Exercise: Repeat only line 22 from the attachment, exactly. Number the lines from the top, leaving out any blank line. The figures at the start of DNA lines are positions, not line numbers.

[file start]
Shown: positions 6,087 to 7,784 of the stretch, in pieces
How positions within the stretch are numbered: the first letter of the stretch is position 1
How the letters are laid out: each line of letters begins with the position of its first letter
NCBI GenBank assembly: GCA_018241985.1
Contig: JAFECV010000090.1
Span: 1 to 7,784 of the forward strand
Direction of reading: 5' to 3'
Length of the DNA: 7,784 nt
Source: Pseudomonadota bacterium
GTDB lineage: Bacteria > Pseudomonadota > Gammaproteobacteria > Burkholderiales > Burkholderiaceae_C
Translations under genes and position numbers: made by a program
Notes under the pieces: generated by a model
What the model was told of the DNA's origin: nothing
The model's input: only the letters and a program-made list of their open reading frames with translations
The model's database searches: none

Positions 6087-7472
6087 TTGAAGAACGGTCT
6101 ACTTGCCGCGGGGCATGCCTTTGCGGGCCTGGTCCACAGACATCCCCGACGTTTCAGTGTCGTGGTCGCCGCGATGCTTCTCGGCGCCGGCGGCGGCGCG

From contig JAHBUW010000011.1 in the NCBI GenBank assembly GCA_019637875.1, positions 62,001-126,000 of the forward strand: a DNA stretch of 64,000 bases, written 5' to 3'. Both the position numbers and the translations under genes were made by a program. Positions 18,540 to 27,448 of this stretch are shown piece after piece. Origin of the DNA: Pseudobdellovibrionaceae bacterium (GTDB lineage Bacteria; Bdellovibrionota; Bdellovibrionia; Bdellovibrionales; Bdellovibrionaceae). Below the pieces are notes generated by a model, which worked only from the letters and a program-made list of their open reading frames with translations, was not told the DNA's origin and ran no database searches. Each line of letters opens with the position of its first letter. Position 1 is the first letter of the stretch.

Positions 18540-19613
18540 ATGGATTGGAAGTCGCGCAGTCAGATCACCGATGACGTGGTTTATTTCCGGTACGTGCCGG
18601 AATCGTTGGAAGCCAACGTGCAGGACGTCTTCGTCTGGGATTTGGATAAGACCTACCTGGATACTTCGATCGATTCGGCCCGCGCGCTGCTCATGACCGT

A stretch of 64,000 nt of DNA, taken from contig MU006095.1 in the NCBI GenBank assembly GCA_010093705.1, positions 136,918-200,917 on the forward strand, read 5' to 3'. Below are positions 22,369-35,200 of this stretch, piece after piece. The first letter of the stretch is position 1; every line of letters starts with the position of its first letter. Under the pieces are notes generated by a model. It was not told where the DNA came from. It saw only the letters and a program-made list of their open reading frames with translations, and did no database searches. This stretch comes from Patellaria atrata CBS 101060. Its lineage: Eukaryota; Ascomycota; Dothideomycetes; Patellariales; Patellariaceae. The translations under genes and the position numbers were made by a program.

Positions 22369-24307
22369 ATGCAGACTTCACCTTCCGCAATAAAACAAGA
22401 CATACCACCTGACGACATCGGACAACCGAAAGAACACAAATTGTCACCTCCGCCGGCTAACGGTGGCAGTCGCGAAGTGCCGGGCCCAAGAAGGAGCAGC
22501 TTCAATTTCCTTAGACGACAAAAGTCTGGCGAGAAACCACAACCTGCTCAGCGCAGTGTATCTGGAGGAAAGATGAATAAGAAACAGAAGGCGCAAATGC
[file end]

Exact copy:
18601 AATCGTTGGAAGCCAACGTGCAGGACGTCTTCGTCTGGGATTTGGATAAGACCTACCTGGATACTTCGATCGATTCGGCCCGCGCGCTGCTCATGACCGT